Dreaming of that Racehorse

Submitted by
on January 15, 2007

The surge of excitement, the thundering sound of hooves on the race track and the gleaming, muscular bodies of the racehorse, often inspires spectators dreams of owning just such an animal. With it’s grace and strength, and undeniable beauty it is easy for some to want to buy a horse from the race track, to take home and ride. Unfortunately, most people are not aware of the life that a racehorse lives, has no idea what he is fed, and does not understand that what might seem to be abnormal behavior, is merely what he knows.

Racehorses spend most of their time at the race course, in their stalls. Their mornings start off early, and some are taken out for training or a work out, and then they are returned to their stalls. They spend maybe 20 minutes on the track. Grazing and roaming paddocks is not part of their daily lives, so most racehorses need to be introduced to these conditions, one day at a time. To let a horse loose in a paddock, straight from the track, could cause himself serious injury, and he could open a few fences for you, without using the gate! They cannot be left in the blistering sun, or any extreme weather conditions right away. They need to adjust to their new surroundings and way of life. Hand walking for several days is recommended, or a small paddock where he cannot reach a running speed. And just till he calms down, most people wrap the horse’s legs in polo bandages, for a little added protection.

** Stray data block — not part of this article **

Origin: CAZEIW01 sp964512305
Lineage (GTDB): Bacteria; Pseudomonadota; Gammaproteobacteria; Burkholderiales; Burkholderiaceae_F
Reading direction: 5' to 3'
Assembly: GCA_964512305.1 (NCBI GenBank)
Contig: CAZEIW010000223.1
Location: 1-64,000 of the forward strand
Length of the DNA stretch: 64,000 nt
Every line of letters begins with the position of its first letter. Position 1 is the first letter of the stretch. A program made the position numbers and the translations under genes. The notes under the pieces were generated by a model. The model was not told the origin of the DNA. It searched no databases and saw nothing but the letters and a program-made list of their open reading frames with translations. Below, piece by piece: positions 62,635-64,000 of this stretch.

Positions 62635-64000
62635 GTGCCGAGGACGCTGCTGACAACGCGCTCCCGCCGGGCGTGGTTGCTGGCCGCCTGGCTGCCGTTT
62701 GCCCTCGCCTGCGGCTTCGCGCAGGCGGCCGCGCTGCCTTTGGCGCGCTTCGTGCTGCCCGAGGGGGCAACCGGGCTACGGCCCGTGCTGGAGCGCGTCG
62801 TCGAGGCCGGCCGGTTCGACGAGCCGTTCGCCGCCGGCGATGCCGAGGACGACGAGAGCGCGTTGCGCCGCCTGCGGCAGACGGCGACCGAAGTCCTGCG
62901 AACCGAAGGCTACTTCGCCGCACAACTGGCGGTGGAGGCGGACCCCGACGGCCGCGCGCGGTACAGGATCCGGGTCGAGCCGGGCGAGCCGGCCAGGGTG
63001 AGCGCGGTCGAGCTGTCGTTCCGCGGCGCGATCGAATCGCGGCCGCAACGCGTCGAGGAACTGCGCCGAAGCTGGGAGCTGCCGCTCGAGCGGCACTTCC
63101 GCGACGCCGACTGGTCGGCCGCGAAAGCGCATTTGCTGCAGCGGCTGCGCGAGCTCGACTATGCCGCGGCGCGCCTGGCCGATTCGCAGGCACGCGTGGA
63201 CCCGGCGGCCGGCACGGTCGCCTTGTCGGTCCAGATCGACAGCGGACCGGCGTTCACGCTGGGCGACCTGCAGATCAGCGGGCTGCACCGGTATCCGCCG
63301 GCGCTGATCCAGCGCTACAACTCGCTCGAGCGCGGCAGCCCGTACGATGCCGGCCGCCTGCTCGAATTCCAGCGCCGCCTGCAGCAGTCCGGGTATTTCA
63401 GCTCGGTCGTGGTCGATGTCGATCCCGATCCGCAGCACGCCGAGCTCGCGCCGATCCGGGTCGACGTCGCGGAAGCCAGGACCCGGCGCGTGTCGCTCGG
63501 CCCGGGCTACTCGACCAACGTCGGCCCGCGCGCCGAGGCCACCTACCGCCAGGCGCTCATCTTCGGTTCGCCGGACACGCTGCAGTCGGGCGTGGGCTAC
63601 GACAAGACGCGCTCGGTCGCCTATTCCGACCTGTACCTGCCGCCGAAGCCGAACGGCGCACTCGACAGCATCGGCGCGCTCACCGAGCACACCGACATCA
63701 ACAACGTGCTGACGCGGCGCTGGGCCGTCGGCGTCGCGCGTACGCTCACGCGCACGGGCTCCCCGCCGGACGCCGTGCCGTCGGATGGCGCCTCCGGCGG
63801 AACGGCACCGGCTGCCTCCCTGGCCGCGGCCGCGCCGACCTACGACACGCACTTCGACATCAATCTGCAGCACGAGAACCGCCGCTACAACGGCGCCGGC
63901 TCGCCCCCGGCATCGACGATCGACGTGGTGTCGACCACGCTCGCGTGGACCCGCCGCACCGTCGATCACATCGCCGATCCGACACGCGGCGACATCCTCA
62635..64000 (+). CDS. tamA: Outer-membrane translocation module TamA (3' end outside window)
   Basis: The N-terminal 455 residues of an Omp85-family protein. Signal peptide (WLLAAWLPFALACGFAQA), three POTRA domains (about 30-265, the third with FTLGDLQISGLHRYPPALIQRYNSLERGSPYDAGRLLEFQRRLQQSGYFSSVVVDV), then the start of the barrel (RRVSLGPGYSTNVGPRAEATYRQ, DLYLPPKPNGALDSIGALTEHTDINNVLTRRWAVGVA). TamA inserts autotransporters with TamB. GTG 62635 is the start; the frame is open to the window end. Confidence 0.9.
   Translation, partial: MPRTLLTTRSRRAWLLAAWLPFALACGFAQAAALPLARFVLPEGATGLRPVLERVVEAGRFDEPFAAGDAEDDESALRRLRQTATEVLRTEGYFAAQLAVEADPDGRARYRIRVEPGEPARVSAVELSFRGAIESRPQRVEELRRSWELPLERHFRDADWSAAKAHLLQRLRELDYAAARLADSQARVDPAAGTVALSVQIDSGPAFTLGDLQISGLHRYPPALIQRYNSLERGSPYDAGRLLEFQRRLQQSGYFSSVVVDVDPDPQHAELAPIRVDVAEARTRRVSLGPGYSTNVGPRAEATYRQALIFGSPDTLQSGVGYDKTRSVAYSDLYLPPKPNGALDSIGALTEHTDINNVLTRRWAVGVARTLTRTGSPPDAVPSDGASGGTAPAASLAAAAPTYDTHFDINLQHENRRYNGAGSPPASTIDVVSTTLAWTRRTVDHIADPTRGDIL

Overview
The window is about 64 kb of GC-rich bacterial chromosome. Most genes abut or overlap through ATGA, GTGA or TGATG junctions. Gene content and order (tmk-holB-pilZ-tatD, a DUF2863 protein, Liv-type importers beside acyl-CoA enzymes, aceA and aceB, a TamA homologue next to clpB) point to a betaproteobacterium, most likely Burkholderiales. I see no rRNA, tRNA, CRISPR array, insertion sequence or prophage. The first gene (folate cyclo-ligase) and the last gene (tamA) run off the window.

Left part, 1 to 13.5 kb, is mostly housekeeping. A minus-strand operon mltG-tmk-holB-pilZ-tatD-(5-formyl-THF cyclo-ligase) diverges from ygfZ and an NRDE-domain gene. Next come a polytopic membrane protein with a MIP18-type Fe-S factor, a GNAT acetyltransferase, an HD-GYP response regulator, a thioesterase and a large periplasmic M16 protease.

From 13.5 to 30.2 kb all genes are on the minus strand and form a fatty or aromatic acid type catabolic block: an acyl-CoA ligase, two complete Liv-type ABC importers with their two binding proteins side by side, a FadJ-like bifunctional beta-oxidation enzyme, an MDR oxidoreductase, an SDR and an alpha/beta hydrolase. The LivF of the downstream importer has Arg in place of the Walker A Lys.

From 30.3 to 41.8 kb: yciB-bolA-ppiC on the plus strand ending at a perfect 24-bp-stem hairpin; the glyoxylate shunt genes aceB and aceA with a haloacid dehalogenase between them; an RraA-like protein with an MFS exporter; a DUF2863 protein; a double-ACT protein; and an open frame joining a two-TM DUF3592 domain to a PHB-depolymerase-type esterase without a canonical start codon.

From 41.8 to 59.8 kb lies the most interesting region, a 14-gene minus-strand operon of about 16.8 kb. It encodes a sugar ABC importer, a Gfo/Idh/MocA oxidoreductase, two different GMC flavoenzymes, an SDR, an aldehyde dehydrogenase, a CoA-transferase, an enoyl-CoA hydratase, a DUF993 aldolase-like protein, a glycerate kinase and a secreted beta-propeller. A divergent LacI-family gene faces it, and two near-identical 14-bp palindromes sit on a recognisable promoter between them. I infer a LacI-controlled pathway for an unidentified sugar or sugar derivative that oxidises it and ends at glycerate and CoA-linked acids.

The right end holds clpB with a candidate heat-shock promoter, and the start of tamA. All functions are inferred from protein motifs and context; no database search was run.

If your horse loses condition or weight, do not be alarmed. He will need at least six months to settle in completely. Because racehorses need to be kept in perfect racing condition, they are often fed supplements, are heavily grained and at times, are given steroids. Not knowing what racehorses are fed, can lead to the new owner underfeeding the horse, which leads to a rapid loss in weight. Racehorses, or Thoroughbreds, do require more feed than most horses and in most cases do not fair well with being left outside 24 hours a day.

Bad behavior in racehorses is common, but only due to the fact that most trainers do not care about behavior, but winning. These horses are trained to run and win, and that is all. You will need a little patience and a lot of love, to bring out the true nature of your new companion.

And jumping into the saddle is also recommended, in time. Some horses won’t be used to the sensation of legs hanging by their sides, or the feel of a Western or English saddle. You will have to introduce him to this. The great and brave horses usually move to farms for reproduction, and the horses that the public buy, are usually kind, gentle and a little fearful. Give him time to adjust, because the life of a racehorse is not easy, nor is it kind. They are war horses, for the “Sport of Kings”, and if they are lucky, they will move on to be owned by someone who will teach them how to love, how to live but mostly, how to be free.

 

 

 

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